Today I was one of the lucky ones. Today I was able to walk around with only a dull ache in my heart, like the buzz of a distant fly that follows you around the house, and surround myself with goodness.

Sophie and I dressed in our holiday finest and drove north, for a benefit concert to raise money for the Coleen Mangan Lunsford Memorial Library in Belmopan, Belize, a project close to our family’s heart.

There, in the church where my parents were married, where my sister was married, where my grandma volunteers countless hours …

where a beautiful, handmade cross dedicated to my Grandpa hangs …

and a large Christmas tree shines bright …

and greenery adorns the organ …

we listened to the voice of Richard Lewis fill the church with Franz Schubert’s “Ave Maria” and Adolphe Adam’s “Oh Holy Night.”

He was joined by vocalists and musicians Alex Wunder, Catherine Lewis, Ken McFarlan and Susan Trissell, with songs like “Let it Snow” and “The Twelve Days of Christmas” for a beautiful and needed release.

I read about Belize and the library project.

I bought homemade toucan cookies for my kids …

and T-shirts …

and raffle tickets for baskets filled with goodies (which Sophie managed to draw her own name for, and win).

We passed out programs.

My grandma helped give out handmade cookies and punch during intermission …

which Sophie enjoyed.

People from all over came …

to be with family …

and recognize the countless hours volunteers (largely my uncle Corey, Aunt Ann, and cousins Ben and Kelsey) have spent collecting books for children most of us will never meet and build a library for an elementary school most of us will never visit.

Sophie and I had to leave soon after the concert finished so that we could meet Andy, Owen and James, along with close to 30 of our friends (including many children) at Ferrari’s Little Italy for our annual holiday dinner. We were loud. Two tables were covered with pizzas and pastas and lasagna and salads and chocolate milk and glasses of beer and wine. There were crayons and Matchbox cars and books and swirly dresses and bottles and nursing covers and sippy cups and so much life.

I’ve long struggled with our messy, beautiful, horrific world. Although my eyes glistened while singing “Silent Night” with Sophie in church today, I struggle with religion, too. Still, I needed that moment. I needed to be surrounded by family and beauty in a place rich with history of things gone right.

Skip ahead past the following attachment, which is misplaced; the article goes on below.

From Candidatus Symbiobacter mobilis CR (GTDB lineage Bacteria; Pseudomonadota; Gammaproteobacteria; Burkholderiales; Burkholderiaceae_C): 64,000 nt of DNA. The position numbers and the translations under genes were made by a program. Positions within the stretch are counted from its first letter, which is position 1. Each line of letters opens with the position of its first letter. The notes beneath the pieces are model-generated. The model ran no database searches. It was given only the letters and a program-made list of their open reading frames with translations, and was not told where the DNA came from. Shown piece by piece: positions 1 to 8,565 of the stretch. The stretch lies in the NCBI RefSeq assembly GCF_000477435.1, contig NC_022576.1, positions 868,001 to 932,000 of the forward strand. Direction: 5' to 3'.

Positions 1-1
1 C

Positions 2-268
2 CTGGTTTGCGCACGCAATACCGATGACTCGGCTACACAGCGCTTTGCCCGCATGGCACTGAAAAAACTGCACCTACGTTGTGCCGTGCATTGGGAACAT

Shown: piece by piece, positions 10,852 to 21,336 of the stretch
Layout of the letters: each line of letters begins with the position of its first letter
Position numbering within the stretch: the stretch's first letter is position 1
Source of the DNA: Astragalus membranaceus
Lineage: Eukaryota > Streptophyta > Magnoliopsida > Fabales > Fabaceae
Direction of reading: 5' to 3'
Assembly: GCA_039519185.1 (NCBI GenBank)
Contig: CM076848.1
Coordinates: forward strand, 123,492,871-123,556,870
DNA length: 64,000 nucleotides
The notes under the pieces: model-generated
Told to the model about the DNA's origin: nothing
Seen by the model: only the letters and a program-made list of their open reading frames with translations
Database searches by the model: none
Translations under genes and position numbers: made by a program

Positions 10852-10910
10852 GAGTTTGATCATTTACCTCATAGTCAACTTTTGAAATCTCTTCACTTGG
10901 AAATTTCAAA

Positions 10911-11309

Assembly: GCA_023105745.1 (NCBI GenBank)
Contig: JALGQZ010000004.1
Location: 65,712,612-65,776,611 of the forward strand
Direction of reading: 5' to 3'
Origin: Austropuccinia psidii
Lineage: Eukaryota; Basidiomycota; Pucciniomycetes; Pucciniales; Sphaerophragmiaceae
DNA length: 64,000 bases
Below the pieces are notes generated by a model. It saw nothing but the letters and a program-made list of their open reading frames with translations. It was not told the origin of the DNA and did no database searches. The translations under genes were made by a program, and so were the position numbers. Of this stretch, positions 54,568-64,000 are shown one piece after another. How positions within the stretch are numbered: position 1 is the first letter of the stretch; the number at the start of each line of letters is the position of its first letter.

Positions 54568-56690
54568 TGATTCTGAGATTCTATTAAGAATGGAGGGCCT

When we came home from our holiday dinner, it was bedtime. Pajamas, toothbrushes, stalling, books, sips of water, lost blankets, found blankets, medicine for a fever. The sweet normalcy of bedtime.

Once my children were asleep, I got online, for the first time today. Rich-with-talent writer Eros-Alegra Clarke had posted a poem.

Try To Praise The Mutilated World
by Adam Zagajewski
Try to praise the mutilated world.
Remember June’s long days,
and wild strawberries, drops of wine, the dew.
The nettles that methodically overgrow
the abandoned homesteads of exiles.
You must praise the mutilated world.
You watched the stylish yachts and ships;
one of them had a long trip ahead of it,
while salty oblivion awaited others.
You’ve seen the refugees heading nowhere,
you’ve heard the executioners sing joyfully.
You should praise the mutilated world.
Remember the moments when we were together
in a white room and the curtain fluttered.
Return in thought to the concert where music flared.
You gathered acorns in the park in autumn
and leaves eddied over the earth’s scars.
Praise the mutilated world
and the grey feather a thrush lost,
and the gentle light that strays and vanishes
and returns.
(Translation: Renata Gorczynski )

I will try.

“I hope that real love and truth are stronger in the end than any evil or misfortune in the world.” —Charles Dickens